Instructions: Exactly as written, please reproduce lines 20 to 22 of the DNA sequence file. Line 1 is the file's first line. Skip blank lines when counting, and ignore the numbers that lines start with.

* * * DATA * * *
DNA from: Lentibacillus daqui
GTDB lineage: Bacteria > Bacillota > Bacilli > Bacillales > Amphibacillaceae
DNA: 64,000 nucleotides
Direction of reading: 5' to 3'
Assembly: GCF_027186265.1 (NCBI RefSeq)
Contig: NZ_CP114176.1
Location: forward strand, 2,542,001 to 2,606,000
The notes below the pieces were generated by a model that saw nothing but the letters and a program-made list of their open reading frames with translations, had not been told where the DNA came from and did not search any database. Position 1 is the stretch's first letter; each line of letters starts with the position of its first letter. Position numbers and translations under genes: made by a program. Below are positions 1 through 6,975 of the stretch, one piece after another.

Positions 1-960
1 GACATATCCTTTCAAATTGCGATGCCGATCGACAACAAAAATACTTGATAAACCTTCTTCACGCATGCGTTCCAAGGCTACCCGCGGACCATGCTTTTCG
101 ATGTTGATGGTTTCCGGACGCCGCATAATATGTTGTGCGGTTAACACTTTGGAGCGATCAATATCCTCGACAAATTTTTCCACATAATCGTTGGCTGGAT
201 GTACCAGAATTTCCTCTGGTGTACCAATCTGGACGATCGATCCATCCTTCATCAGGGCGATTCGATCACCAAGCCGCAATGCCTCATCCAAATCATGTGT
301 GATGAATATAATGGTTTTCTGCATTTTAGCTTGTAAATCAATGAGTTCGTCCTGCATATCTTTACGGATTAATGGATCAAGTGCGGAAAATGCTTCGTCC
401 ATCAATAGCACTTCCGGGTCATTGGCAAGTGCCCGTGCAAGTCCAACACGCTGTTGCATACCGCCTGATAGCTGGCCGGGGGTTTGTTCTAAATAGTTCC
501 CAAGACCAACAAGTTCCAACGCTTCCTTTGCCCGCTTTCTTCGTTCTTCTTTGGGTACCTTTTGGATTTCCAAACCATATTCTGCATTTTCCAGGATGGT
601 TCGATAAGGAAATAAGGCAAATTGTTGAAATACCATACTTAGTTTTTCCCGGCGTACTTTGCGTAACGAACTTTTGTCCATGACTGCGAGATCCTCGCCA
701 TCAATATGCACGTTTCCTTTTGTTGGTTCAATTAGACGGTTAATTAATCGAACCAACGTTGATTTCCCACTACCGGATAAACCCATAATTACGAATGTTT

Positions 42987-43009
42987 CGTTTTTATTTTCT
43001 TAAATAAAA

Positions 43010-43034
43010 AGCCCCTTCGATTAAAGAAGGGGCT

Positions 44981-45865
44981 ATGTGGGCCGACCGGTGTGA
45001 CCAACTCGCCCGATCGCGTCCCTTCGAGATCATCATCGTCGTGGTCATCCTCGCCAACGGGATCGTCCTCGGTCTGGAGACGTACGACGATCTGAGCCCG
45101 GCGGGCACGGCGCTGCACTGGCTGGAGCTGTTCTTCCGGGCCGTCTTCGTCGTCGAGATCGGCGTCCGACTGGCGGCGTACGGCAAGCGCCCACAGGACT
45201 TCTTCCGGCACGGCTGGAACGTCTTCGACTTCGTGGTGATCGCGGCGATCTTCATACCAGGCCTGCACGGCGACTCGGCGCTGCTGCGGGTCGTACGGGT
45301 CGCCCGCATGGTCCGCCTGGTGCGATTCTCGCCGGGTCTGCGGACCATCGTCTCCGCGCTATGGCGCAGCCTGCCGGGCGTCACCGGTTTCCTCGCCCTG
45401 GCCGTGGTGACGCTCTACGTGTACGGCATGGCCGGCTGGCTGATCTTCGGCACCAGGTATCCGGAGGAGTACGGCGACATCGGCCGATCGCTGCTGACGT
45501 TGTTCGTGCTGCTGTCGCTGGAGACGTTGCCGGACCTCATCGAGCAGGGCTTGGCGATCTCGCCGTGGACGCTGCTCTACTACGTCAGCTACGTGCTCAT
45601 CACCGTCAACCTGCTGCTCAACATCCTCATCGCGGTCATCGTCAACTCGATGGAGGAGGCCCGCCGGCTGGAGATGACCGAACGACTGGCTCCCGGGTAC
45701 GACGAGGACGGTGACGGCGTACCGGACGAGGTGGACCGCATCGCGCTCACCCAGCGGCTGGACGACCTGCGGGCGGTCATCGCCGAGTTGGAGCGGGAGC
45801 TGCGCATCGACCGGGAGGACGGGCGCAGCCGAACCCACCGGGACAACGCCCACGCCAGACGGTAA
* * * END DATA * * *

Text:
43001 TAAATAAAA

Positions 43010-43034
43010 AGCCCCTTCGATTAAAGAAGGGGCT